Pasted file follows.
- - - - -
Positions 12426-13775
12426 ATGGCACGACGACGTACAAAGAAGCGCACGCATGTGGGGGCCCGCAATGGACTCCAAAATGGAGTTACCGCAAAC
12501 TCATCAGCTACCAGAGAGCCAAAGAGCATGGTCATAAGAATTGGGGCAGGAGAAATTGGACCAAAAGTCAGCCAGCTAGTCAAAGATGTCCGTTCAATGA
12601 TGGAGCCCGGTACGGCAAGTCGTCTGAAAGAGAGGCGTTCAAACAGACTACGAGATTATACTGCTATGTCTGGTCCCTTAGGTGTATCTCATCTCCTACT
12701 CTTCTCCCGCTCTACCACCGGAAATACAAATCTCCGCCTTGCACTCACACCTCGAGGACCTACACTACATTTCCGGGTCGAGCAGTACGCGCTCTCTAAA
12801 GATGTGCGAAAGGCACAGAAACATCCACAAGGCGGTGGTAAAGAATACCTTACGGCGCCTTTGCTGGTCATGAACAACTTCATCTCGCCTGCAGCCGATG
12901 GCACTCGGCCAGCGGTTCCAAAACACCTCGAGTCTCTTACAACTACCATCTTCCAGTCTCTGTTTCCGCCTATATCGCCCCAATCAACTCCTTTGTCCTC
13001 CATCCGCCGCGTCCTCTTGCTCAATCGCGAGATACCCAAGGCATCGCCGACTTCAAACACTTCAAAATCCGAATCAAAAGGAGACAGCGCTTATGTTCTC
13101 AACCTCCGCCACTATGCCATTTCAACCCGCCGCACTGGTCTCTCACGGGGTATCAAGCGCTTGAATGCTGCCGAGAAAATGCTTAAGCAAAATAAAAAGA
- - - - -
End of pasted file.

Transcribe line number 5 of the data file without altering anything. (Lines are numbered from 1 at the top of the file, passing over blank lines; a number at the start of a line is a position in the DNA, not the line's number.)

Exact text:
12701 CTTCTCCCGCTCTACCACCGGAAATACAAATCTCCGCCTTGCACTCACACCTCGAGGACCTACACTACATTTCCGGGTCGAGCAGTACGCGCTCTCTAAA